Success has earned Risma awards and seen her become a regular speaker on the world stage; it has also attracted attention from the government in Jakarta. President Joko “Jokowi” Widodo, a fellow pdi-p party member, has twice offered her a cabinet post. For now she is determined to see out her term in Surabaya and she continues to manage crises – most recently coronavirus. City hall started stockpiling protective equipment in January as soon as the mayor got wind of the outbreak in Wuhan.
Adoration for Risma and her maternal style comes thick and fast from her constituents; she was mobbed by a group of children and their mothers during a visit to an abandoned mall that she turned into a co-working space and museum. Families are central to her projects and policies. She broke ground in Indonesia by providing free education and healthcare for children, as well as plenty of room to play: more than 100 new parks have opened in the city during her tenure. Her bold decision to close down the city’s notorious red-light districts was targeted at ending child trafficking, she says, rather than any moral or religious crusade. Critics of the policy say that the problem has just been pushed to surrounding areas. And some supporters do admit to a broader messaging issue. “Political communication is rather poor,” says Eta Pandia of national newspaper Kompas, during an otherwise glowing report.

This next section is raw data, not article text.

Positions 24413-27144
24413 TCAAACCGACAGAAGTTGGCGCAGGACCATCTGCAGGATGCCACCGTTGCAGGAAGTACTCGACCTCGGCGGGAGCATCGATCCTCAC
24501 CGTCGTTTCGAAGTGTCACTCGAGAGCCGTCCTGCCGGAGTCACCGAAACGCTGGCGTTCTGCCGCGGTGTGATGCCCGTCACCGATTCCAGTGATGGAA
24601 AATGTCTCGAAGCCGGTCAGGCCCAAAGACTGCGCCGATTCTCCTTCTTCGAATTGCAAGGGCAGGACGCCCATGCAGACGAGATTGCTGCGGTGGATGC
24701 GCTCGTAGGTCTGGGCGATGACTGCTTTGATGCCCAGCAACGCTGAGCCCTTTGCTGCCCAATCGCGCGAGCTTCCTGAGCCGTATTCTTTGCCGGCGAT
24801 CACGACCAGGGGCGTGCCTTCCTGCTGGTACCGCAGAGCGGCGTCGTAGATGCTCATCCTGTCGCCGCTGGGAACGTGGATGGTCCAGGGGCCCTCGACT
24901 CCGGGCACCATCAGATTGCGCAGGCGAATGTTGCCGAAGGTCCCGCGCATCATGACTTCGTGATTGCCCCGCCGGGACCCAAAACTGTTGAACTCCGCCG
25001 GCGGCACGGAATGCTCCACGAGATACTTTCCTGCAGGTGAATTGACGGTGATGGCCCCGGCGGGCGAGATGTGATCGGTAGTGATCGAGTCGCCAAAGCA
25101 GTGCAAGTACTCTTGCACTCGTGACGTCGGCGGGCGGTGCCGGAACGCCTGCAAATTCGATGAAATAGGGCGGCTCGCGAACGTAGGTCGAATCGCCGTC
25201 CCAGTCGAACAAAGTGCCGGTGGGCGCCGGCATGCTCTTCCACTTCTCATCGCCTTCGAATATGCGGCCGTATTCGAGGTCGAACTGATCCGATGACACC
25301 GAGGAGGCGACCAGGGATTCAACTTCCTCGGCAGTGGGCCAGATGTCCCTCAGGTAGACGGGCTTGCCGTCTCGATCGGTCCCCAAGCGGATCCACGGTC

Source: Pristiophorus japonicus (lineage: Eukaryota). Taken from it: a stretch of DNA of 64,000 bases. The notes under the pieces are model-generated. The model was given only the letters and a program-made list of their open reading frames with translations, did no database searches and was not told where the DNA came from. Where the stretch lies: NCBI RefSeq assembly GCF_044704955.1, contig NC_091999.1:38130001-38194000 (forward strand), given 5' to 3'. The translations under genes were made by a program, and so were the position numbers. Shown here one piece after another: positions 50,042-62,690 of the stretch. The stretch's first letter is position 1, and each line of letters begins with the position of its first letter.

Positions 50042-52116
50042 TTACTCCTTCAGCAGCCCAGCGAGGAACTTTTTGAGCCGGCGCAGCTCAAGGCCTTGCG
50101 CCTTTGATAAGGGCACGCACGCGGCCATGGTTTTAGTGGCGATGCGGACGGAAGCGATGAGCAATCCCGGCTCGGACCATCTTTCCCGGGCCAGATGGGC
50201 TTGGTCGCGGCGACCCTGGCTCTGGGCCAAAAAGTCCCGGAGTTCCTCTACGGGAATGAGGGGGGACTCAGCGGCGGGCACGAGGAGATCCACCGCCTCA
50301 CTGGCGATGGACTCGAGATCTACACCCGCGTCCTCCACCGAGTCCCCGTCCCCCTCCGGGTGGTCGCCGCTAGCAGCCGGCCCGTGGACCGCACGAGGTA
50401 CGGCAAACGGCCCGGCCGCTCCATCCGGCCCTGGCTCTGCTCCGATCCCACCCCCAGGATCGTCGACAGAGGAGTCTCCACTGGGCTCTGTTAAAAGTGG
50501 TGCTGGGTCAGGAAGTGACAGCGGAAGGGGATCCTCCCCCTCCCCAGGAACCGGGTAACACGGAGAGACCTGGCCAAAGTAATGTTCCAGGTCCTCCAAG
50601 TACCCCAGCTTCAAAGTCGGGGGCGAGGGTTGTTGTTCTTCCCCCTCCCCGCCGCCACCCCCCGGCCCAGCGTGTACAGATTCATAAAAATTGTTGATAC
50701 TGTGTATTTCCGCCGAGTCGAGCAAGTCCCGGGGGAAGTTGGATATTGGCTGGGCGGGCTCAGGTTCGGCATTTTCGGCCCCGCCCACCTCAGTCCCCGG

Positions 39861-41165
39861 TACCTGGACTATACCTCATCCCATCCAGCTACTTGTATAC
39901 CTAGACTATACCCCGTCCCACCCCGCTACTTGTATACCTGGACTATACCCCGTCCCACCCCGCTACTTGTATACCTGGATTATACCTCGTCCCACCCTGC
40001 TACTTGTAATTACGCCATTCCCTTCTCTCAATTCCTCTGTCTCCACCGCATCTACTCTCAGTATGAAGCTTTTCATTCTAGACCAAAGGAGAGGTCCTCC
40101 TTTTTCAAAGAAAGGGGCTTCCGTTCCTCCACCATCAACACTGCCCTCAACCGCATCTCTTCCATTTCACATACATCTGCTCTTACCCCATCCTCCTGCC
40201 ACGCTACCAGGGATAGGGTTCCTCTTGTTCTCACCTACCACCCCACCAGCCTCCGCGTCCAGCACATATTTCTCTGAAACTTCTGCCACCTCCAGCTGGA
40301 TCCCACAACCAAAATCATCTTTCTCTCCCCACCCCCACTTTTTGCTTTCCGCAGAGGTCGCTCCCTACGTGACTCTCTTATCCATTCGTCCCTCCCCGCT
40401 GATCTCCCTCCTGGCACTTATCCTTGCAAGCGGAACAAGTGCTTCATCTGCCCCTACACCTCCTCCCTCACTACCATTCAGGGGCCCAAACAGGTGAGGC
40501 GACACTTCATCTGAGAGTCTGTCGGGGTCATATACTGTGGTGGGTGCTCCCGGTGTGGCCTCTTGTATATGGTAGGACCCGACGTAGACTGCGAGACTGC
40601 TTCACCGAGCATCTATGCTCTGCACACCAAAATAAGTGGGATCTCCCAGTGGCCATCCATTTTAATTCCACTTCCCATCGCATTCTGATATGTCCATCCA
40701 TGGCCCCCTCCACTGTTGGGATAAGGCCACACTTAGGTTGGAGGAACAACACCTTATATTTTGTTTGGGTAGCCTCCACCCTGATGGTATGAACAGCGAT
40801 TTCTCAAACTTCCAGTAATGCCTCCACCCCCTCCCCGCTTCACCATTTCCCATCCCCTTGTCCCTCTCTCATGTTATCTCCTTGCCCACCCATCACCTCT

During a walk around a former red-light district, where erstwhile sex-workers now make slippers and brothels have become classrooms, Risma is incensed by a car ignoring a no-parking sign; she calls it in on her walkie-talkie. Unafraid to get her hands dirty, the diminutive mayor wakes up at 05.00 and tours Surabaya four times a day. “Being mayor is not easy,” she says, without any hint of complaint.